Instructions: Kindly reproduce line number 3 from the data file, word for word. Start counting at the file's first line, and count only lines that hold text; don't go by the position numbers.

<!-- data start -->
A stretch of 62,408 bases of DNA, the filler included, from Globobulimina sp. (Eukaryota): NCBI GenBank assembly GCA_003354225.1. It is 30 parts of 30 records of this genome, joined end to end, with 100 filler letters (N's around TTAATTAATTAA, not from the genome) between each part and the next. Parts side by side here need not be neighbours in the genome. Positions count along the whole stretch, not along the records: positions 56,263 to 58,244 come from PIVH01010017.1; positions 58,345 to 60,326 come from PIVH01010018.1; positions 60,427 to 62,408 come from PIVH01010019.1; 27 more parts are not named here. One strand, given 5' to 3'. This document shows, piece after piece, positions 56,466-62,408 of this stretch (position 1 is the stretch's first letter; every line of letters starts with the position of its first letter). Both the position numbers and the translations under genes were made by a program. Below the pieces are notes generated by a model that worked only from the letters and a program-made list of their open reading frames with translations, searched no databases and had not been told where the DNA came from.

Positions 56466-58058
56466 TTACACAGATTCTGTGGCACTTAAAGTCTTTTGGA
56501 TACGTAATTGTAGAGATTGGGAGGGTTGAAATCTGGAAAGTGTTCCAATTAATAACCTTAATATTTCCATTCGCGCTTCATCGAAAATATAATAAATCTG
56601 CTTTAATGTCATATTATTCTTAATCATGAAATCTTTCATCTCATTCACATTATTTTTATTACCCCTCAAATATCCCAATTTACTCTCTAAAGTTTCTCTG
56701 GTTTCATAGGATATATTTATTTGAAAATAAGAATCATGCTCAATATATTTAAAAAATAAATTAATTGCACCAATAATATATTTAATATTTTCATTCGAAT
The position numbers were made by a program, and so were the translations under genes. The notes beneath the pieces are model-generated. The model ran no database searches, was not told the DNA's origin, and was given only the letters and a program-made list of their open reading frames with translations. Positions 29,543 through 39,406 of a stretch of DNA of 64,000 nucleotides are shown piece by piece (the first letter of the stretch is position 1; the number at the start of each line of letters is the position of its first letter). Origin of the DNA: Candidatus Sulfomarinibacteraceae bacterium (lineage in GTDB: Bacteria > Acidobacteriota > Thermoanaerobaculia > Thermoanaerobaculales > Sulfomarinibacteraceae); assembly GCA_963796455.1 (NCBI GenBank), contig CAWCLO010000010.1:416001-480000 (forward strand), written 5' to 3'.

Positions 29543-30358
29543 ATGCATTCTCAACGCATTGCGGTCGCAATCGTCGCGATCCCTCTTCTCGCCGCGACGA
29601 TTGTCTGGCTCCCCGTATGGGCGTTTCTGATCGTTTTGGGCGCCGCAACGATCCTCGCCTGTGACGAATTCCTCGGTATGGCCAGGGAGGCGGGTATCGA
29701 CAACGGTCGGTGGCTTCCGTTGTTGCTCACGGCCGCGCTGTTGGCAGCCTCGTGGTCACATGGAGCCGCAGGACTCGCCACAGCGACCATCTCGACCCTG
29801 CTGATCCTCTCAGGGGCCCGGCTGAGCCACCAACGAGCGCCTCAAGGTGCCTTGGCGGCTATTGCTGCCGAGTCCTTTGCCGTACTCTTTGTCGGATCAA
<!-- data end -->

56466 TTACACAGATTCTGTGGCACTTAAAGTCTTTTGGA